United States Ex Rel. Negron v. State of New York, 310 F. Supp. 1304 (E.D.N.Y. 1970)

US District Court for the Eastern District of New York - 310 F. Supp. 1304 (E.D.N.Y. 1970)
March 26, 1970

310 F. Supp. 1304 (1970)

UNITED STATES of America ex rel. Rogelio Nieves NEGRON, Petitioner,
The STATE OF NEW YORK, Respondent.

No. 69-C-757.

United States District Court, E. D. New York.

March 26, 1970.

*1305 Milton Adler, New York City, for petitioner; Edward J. Kelly, New York City, of counsel.

Louis J. Lefkowitz, Atty. Gen. of State of New York, for respondent; Hillel Hoffman, Asst. Atty. Gen., of counsel.

BARTELS, District Judge.

On March 10, 1967, Rogelio Nieves Negron was sentenced in the County Court, Suffolk County, to a term of twenty years to life after a jury verdict finding him guilty of murder in the second degree, which judgment was affirmed, without opinion, by the Appellate Division, Second Department, on April 27, 1968, People v. Negron, 29 A.D.2d 1050, 290 N.Y.S.2d 871. Leave to appeal to the New York Court of Appeals was denied on July 12, 1968, and certiorari to the United States Supreme Court was also denied on June 2, 1969, Negron v. New York, 395 U.S. 936, 89 S. Ct. 2000, 23 L. Ed. 2d 452. In this posture of the case Negron files a pro se application for a writ of habeas corpus. The issue to be decided is whether there was an obligation upon the State court to advise Negron that, if he so desired, he was entitled to a court-appointed interpreter to translate the testimony of the English-speaking witnesses either for or against him, and whether the failure to so advise Negron and to appoint such an interpreter deprived him of his constitutional rights under the Sixth and Fourteenth Amendments.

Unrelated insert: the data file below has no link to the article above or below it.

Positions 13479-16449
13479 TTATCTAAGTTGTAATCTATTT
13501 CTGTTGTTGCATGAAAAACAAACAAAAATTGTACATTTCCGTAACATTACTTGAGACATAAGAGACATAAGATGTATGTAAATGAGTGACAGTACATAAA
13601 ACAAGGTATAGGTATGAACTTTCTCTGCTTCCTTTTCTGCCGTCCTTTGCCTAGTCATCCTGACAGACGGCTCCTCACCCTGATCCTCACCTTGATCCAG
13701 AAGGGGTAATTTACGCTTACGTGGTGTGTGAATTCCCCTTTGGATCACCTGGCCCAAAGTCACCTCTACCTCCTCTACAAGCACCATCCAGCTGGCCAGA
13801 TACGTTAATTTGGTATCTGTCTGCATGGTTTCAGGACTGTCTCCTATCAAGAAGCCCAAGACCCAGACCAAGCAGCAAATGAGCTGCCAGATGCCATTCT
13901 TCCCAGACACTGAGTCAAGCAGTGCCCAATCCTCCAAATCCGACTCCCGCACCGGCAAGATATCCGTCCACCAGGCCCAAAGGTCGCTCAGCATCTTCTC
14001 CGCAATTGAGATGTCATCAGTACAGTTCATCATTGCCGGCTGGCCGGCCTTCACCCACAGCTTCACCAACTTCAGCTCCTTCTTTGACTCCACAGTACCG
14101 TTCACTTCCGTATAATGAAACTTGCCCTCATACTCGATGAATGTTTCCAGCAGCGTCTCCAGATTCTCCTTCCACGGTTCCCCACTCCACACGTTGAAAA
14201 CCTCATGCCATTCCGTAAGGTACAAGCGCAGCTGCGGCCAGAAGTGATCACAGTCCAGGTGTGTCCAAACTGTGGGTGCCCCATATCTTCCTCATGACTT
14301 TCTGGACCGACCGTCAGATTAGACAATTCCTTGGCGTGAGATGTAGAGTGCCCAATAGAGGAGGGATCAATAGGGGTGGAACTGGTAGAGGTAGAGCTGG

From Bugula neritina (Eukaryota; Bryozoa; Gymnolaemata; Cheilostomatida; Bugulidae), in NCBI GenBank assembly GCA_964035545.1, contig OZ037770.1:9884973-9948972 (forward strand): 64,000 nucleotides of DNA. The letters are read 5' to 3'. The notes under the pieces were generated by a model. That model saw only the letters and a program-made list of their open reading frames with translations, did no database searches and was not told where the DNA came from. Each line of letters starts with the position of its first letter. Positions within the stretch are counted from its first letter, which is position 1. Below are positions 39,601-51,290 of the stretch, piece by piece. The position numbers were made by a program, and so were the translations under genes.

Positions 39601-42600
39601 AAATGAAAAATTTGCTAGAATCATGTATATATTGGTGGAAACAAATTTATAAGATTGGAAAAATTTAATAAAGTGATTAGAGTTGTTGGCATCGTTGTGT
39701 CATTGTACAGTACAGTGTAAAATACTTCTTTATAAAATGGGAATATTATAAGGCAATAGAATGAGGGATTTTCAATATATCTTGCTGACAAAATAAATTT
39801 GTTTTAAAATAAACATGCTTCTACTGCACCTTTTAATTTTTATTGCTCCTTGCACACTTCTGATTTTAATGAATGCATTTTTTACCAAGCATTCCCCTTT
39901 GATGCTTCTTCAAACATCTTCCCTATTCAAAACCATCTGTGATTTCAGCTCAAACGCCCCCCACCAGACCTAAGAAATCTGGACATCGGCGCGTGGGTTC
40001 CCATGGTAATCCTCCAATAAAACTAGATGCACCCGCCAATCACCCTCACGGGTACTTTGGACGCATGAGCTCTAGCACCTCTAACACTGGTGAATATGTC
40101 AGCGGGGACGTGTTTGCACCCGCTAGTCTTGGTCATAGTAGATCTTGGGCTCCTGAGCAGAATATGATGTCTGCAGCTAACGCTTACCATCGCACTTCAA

Testimony at the Trial

Negron recently emigrated to the United States from Puerto Rico and had been in this country only a few months when he was arrested for murder. At the time of his arrest he was approximately twenty-three years old, indigent, and possessed only a sixth grade education. He neither spoke nor understood English, a handicap which he apparently retains to this day. At the time of the crime he was employed as a potato packer for the A & P Company at a farm in Riverhead, New York and lived in a small house with three co-workers, one of whom was Angel Luis Pagan and another was the victim, Juan DelValle. From the record it appears that Negron had a wife and family in Puerto Rico, to whom he regularly sent $15 or $20 a week from his modest salary.

At 5 P.M. on the day of the murder Negron started to cook the evening meal for the group. Prior to that time he and DelValle had been drinking and DelValle was drunk but Negron was not "very drunk." Between 6 and 6:30 P.M. an argument took place between DelValle and Negron in the presence of Pagan, which deteriorated to one of obscene name-calling and finally resulted in DelValle calling Negron a "cabron", meaning "cuckold." Negron resented this and told DelValle not to call him that again. DelValle rose, and pushed Negron, saying "I'll fight you any way you want." According to Pagan, Negron then proceeded to the kitchen, obtained a knife, and returned to DelValle and, putting the knife to DelValle's throat, said to him, "Call me cabron again, call me that again." At this moment Pagan saw nothing in DelValle's hands and said to Negron, "Don't do that." Pagan ran out to call Maximino Figueroa, a shop steward *1306 at the packing house, and when Pagan returned he said he saw Negron come out of the kitchen with the same knife he had held to DelValle's throat and that now the knife was bloody. As Negron came out of the house, according to Pagan, he said "He is dead, I killed him." Pagan and Figueroa entered the house and saw DelValle on the floor, face up, in agony and surrounded by blood. There was nothing in DelValle's hands.